I was completely shocked, only because the layoffs were rumored to be tomorrow, but I got let go today. Severance pay is decent, plus they’ll pay out unused vacation and personal time – those just rolled over on Feb 1, so I’ve got a nice little chunk there too. Plus we’ll soon get a big tax refund, as usual (we always have too much taken out because we prefer to get the big refund). I’m a little worried about COBRA costs – the kids both have asthma and need to be insured – but I’ll worry about that when I get “my packet” in the mail next week. And of course there will be unemployment at some point.

Honestly, I’d kind of be pleased if it worked out so that I could stay home for a while without putting too much of a financial pinch on the family (and ending with a good job, of course). I’ve been working since I was 15 years old, and it would be nice for the kids to have a stay-at-home mom for a while.

Wish us luck.

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dllslngI love a good bargain! This weekend we got several.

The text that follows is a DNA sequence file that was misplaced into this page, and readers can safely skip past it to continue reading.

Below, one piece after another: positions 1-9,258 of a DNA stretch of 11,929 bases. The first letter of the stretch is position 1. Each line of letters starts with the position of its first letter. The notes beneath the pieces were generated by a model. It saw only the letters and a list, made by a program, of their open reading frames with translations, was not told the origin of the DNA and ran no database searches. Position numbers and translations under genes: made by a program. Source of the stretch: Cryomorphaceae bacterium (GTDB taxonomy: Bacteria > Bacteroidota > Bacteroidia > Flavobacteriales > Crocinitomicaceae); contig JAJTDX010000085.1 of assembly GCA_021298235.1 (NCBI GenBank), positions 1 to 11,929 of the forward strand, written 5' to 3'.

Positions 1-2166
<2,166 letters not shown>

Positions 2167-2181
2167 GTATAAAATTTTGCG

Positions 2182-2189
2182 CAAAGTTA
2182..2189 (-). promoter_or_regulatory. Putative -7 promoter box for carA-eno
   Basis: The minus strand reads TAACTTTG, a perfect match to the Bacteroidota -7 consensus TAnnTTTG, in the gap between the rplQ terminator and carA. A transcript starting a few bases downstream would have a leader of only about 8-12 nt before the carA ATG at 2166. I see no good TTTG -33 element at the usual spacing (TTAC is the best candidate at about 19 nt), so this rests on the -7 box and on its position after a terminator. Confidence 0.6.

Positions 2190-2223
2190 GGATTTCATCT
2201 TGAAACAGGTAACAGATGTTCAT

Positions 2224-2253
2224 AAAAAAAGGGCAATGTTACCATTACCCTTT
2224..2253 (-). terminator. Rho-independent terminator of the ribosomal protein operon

On Saturday, we took the kids to the dollar theater at the mall to see Madagascar 2. Admission for four, an extra large tub of popcorn (and we got the free refill) and an extra large pop came to just $18. Normally we wouldn’t spend that much on refreshments, but it was Little Sister’s first movie at a theater, and we wanted her to have pop and popcorn.

On Sunday, LS and I went to Target and a couple of other stores. She had some Christmas money to spend and wanted to look at the toys. Among the things she looked at were the dress up clothes. They were quite expensive  – for example, $30 for a cheerleader outfit that was pretty cheap looking (in both senses of the word). She also liked looking at the bride Barbie doll. We went to the children’s consignment store afterward and looked at the fancy kids’ dresses. We ended up with a very pretty fancy white dress, complete with netting underskirt, for $6.50.  Much better quality than anything from the actual dress up section at Target, and it’s machine washable. So LS has her bride dress. And it’s a size 6, so it’ll be in her dress up box for years.

When we were at the mall on Saturday, we went to the toy store. It’s a boutique toy store, so it’s pretty expensive. Of course, LS loves her dolls and had to look at the doll section. She really liked the baby carrier and wanted us to get it so that she could “wear” her babies. It was $30, though, way too much for us. So instead, she and I went to Joann’s the next day and she picked out a length of fabric that I made a “ring sling” with for her dolls. It cost about $4 to make using instructions I found on the internet, and I could have spent even less if we had used some fabric from my “stash” instead of spending $2 on new fabric.

Anyone else get some good bargains lately? How do you make your own bargains?